Have you ever looked up to the top of a rocky peak and thought, “I wonder if I could climb that”? We certainly have – and that’s why we set off to Val Gardena Valley in the Dolomite Mountains in South Tyrol to test a rock-climbing course. Now that we’ve done it we can say there’s simply no better way of clearing your mind and forgetting about those niggling everyday worries. Conquering a peak makes you feel incredibly proud and happy. It all goes to show: sometimes you just have to take the leap…
Gigantic, fluffy, cotton-wool clouds waft around the rugged peaks of the Dolomites in the grey early-morning light, exposing patches of the bright blue sky to come. Our guide, Christina Demetz, 48, a native of Val Gardena, steps into the narrow car of the gondola lift. The lift with its small twin cabins dates back to the 1960s and it never stops – you have to leap in at the right moment. Is this a sign of what the day has in store for us, we wonder? Today, we’re setting off for our first bolted route, the Oskar Schuster Route, which will – hopefully – take us up to the top of Plattkofel peak at 2964 metres, high above the village of St. Christina in the valley, one of three towns in Val Gardena valley, the others being St. Ulrich and Wolkenstein.
We’re good skiers and hikers with solid Alpine skills – but rock climbing?
The one thing we need to tackle first is conquering that visceral fear of sheer height in both directions, where the only way is up – or down…a long way down. But happily, the euphoria of the magnificent view banishes all fear: beneath our gondola car the “Stone City” draws by, a mesmerizingly beautiful landscape of rocks interspersed with firs and pine trees, nestling at the foot of one of the most awe-inspiring group of mountains in the world: the Langkofel Group. Bizarre stone giants with jagged peaks that claw up into the sky. From the Sella Pass, the starting point for today’s tour, we glide up to the Toni Demetz Hut where the gondola lift ends. Clad in hiking boots and short-sleeved shirts, we set off. Never waste a moment is the golden mountaineering rule: ascend early, descend early. We walk in large swooping curves along a narrow path down to the Langkofelkar. Past scree and rocks – to our left and right steep cliffs rise high. This barren landscape could almost be on the moon. It is stunning!
The green valley glints below, like a distant oasis
We stride past the Langkofel Hut, following the signs that take us up to Plattkofelkar. We cross a snowfield and arrive at a via ferrata which is the start of our climb. Things are about to get serious! Wearing climbing harnesses with straps around our waists and legs, we hook our carabiners into the steel ropes strung along on the rock face. “Just crawl like a child. Make natural movements”, says Christina encouragingly, climbing agilely and very elegantly ahead of us.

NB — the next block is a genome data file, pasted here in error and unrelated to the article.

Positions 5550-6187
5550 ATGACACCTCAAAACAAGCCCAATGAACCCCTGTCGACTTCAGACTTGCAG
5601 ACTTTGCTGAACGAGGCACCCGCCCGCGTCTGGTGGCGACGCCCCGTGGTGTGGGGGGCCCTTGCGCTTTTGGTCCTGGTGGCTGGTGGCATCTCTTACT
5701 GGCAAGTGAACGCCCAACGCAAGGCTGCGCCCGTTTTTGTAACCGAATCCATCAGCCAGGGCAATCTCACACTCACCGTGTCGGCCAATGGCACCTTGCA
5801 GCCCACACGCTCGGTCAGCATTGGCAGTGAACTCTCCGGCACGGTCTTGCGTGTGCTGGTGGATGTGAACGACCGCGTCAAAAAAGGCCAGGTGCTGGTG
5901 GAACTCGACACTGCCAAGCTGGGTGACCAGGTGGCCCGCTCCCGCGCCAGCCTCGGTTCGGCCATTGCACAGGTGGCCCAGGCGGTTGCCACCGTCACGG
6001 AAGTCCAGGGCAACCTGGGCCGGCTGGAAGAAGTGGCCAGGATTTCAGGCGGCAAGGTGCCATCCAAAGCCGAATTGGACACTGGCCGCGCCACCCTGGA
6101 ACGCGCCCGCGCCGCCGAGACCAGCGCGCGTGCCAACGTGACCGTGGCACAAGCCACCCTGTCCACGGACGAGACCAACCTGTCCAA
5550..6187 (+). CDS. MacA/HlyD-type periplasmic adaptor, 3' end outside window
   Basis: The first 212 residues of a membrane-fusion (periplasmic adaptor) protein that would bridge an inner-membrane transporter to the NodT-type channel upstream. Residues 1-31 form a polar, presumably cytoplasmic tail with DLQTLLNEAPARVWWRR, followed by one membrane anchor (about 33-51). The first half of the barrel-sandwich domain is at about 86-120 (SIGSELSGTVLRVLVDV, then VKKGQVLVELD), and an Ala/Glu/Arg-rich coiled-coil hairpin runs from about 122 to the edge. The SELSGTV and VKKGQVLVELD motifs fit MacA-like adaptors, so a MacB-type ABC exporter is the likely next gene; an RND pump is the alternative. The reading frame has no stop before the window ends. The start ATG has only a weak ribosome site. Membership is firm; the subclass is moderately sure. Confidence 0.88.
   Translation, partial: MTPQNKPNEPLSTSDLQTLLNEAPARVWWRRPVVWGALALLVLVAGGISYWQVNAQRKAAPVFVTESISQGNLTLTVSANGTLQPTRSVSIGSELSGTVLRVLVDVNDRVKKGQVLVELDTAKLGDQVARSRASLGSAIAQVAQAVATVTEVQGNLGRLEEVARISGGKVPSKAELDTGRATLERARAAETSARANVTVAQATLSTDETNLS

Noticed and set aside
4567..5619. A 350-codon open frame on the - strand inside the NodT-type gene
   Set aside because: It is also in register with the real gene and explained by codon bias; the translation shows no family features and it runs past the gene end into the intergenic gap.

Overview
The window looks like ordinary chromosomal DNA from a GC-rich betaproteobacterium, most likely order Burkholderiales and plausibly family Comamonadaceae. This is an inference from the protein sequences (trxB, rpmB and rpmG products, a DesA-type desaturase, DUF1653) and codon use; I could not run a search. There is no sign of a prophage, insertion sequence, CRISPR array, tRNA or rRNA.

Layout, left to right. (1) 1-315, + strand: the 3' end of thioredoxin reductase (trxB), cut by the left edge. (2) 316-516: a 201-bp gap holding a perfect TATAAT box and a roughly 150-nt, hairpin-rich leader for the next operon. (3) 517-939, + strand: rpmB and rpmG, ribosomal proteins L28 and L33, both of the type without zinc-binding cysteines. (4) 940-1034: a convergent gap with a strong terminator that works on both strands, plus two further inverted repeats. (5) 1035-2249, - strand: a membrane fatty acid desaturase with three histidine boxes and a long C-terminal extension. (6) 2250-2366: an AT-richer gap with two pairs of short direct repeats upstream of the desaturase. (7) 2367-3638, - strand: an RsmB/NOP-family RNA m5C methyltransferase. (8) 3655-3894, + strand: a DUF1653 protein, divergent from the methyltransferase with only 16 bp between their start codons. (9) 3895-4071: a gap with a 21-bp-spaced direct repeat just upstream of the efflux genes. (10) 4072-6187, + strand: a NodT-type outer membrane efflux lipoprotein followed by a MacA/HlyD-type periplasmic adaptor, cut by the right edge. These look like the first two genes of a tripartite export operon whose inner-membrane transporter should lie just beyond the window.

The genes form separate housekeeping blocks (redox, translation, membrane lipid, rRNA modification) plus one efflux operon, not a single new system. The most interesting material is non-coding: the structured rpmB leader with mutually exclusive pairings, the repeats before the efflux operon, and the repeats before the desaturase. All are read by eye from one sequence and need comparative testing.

My eyes struggle to spot the steps in the rock and the natural holds that the mountain offers. But then I find my flow, pulling myself up, reaching for a hold. It’s easier than I thought. Fog rises and blanks out the view down into the valley. After each pitch we have to clip out and clip back in again. You are always doubly secured during climbing: one rope remains in the first section while the second is unclipped and attached to the next one, meaning that you are never unsecured on the wall. Every time we reach a small plateau we take a short break and a very welcome deep breath.
We cross some hurdles without securing but are rewarded with a spectacular view
What is slightly tricky about this route is that not all the pitches have ropes: there are some complicated bits we have to cross without being clipped in. You are never completely exposed to sheer drops in these sections, but it does take a bit of self-control not to panic at the thought that below there’s a vertiginous drop while above is an insurmountable boulder. “Approach it from the side, the left foot first, then follow with the right foot…” Her instructions ring in my ears, ‘I’m not going to make it’, I think. But that’s the problem with climbing: you just have to keep going up, because there’s no way back.
And then I take a deep breath, focus and actually find a small indentation that will take my foot, while my fingers cling on to small bumps in the rock. It seems very natural, almost as if a blockade had suddenly been swept aside – both on the mountain and inside myself. “There you go – almost as agile as a mountain goat!” says Christina. I laugh with relief. I did it! It’s a great feeling, even if my knees are still shaking.
The pinnacle of success – our personal Mount Everest moment